Where's Thomas?

Town Creek south from the V.F.W. site

Town Creek valley looking south from the V. F. W. Property

Wednesday, September 26, 2007

Today let's get analytical. This far back in time I can only hope for an occasional fact to hang onto. Just establishing a relationship between generations becomes a task; there are no extra pieces of commentary like obituaries.

I started this morning in the library just west of Cumberland, at beautiful Frostburg State University, whose extensive collection of genealogical materials was in most ways inferior to what is available in Madison at the Wisconsin State Historical Society. But much of what I had learned there needed to be looked at again, as when I had gone through it (last April and May) I didn't know what I had recently learned. It was only two weeks ago that I surreptitiously discovered a state of Maryland site where one could view (i.e. see PDF images of original documents) land deeds. It is an interesting statement about our society that, while keeping track of persons with birth and death certificates has only been common for the last one hundred years, keeping track of land has always been important. So I was able to discover in Allegany County the deed selling 110 acres of "Crabtree Folly" by John Perrin of Bedford County Pennsylvania, to Thomas Perrin (whom it is reasonable to believe was his son) in 1803. This land was later sold by Thomas to his two sons, James K. (remember him?) and Upton Perrin. Upton apparently died in the 1840's, and the last mention of this family in the deed books is when James K. sold portions of the land to two others in the 1850's. He was the last of my direct family left in Maryland, and preparing to move on with his family at that time.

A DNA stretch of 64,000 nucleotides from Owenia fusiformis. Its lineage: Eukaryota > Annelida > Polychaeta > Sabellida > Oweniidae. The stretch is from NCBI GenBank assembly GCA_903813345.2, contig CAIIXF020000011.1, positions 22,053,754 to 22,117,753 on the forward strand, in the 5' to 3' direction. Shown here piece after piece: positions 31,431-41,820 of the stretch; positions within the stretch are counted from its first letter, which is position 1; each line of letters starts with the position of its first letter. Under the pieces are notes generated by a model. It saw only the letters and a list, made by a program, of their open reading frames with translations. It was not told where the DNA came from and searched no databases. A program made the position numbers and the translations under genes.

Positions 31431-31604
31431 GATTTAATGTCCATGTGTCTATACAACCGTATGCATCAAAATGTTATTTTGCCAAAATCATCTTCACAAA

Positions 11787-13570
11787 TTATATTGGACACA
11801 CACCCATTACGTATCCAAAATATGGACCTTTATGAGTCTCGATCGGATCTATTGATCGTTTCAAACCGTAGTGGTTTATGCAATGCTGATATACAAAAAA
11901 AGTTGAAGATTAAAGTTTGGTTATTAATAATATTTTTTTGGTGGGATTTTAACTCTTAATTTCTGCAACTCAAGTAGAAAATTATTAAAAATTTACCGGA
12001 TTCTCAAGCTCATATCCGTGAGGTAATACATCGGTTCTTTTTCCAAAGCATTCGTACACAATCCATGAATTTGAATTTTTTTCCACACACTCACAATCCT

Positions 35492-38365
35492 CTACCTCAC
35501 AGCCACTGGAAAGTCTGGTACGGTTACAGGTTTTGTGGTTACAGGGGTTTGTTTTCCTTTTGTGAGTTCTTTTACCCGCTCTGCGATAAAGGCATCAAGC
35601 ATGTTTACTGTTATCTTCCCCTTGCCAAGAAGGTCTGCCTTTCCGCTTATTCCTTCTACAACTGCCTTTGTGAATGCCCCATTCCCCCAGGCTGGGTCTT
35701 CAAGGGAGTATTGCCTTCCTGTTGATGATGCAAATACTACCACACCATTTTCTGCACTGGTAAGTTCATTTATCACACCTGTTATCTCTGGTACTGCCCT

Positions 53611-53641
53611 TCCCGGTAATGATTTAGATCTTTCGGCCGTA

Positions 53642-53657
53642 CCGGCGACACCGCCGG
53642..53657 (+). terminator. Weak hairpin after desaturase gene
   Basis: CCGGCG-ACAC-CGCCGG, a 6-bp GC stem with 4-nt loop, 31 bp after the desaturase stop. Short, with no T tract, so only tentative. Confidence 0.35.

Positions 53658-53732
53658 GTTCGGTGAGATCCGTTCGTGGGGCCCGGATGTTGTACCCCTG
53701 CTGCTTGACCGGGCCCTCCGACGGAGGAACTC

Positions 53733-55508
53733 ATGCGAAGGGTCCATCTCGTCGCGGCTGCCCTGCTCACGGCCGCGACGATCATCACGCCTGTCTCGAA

But where was Crabtree Folly? The first real hint was in the deed books. In 1835 or thereabouts another portion of that original land deed (when Crabtree bought it from Maryland, it was over 350 acres) was sold by the Shryocks, and Jane French, to James K., Upton, as well as Isaiah McLaughlin and some others, "for the purpose of erecting a Methodist Episcopal Church". The land was described as being on Town Creek Road.

Town Creek Valley, 2007

Town Creek Valley, 2007. Enhanced from Google Maps

Town Creek Valley, 1895

Town Creek Valley, from an 1895 map